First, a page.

Antioch Dunes National Wildlife Refuge is the only national wildlife refuge in the country established to protect endangered plants and insects – the Antioch Dunes evening primrose, the Contra Costa wallflower, and the Lange’s metalmark butterfly.
Created in 1980, the 55-acre refuge was once part of a larger sand dune system that stretched two miles along the southern bank of the San Joaquin River east of the City of Antioch. The sand dunes were formed by ancient deposits of glacial sands carried downriver from the Sierra Nevada. Over thousands of years, ocean winds and bay tides slowly shaped these aeolian (wind-blown) sands into dunes that approached 120 feet in height. Isolation of these dunes resulted in the development of species of plants and insects that were found nowhere else in the world. In 2022, another 12 acres were added to the refuge bringing the total area to 67 acres.
Large-scale sand mining and industrial development fragmented the sand dune habitat until only a small portion of the original ecosystem remained. What is left today are two disjunct parcels (the Stamm and Sardis Units) containing sand dunes varying from 0-50 feet high, making up refuge.
Due to the sensitivity of the habitats and the endangered species, the refuge is not open to unsupervised use by the public. However, refuge staff and local educators conduct on-site environmental education efforts through monthly guided tours and special events. Volunteers also regularly assist refuge staff with habitat restoration projects and endangered species surveys.
The mission of the National Wildlife Refuge System is to administer a national network of lands and waters for the conservation, management and, where appropriate, restoration of the fish, wildlife and plant resources and their habitats within the United States for the benefit of present and future generations of Americans.
The Antioch Dunes were once a large, ancient, aeolian (wind blown) dune system extending along the southern bank of the San Joaquin River just east of the town of Antioch. According to a 1908 U.S. Geological Survey topographic map the bulk of the dunes were along a two-mile stretch of the river, averaged approximately one-sixth of a mile wide and totaled roughly 190 acres. Isolation of this sand dune habitat resulted in the development of species and subspecies of plants and insects that are found nowhere else in the world.
Around the early 1900s, this biological "island" began to experience a dramatic change. Human development and sand mining destroyed most of the dunes that historically reached heights of 120 feet. The easily-accessible sand was mined to make bricks. Large-scale sand mining and industrial development continued to fragment the sand dune habitat until only a small portion of the original ecosystem remained. A small portion of the dunes were protected from further development and mining when the Refuge was established in 1980. However, nonnative weeds encroached on the sand dunes crowding the few remaining endangered plants. When the Refuge was established, only a few acres of remnant dune habitat supported the last natural populations of primrose, wallflower, and Lange's. The Refuge was open for public use until 1986 when it was closed to protect the endangered plants from trampling and wildfires.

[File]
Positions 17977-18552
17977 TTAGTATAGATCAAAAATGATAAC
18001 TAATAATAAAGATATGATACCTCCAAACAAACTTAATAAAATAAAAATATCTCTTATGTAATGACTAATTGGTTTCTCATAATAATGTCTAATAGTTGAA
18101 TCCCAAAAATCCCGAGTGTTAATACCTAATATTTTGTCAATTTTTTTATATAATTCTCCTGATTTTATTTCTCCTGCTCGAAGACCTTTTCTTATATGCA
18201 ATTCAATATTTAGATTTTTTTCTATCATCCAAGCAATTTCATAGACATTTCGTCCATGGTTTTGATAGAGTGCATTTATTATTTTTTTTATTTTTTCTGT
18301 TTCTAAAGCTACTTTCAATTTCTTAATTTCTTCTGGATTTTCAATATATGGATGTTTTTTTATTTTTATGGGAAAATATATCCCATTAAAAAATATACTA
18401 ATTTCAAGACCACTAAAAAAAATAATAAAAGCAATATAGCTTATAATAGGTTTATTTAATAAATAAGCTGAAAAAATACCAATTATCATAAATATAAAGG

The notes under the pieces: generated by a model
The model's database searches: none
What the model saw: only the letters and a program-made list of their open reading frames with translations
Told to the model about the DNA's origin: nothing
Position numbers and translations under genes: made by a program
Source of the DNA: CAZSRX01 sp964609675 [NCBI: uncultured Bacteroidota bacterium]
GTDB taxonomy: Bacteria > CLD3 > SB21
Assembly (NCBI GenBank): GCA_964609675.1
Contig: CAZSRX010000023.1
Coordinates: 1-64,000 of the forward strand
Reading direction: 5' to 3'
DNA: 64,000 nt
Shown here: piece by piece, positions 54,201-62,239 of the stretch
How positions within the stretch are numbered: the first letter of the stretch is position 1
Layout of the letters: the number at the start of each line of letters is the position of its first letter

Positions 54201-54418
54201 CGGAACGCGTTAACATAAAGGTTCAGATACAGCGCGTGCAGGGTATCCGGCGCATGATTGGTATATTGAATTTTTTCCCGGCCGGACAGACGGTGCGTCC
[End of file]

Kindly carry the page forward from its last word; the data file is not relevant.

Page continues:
Other Facilities in this Complex
The Antioch Dunes National Wildlife Refuge is managed as part of the San Francisco Bay National Wildlife Refuge Complex. Other refuges in the San Francisco Bay National Wildlife Refuge Complex include: Salinas River, Ellicott Slough, Don Edwards San Francisco Bay, Marin Islands, San Pablo Bay, and Farallon Islands National Wildlife Refuge.
The Refuge Complex headquarters is located at 1 Marshlands Rd. Fremont, CA. 94555.
A National Wildlife Refuge Complex is an administrative grouping of two or more refuges, wildlife management areas or other refuge conservation areas that are primarily managed from a central office location. Refuges are grouped into a complexbecause they occur in a similar ecological region, such as a watershed or specific habitat type, and have a related purpose and management needs. Typically, a project leader or complex manager oversees the general management of all refuges within the complex and refuge managers are responsible for operations at specific refuges. Supporting staff, composed of administrative, law enforcement, refuge manager, biological, fire, visitor services, and maintenance professionals, are centrally located and support all refuges within the complex.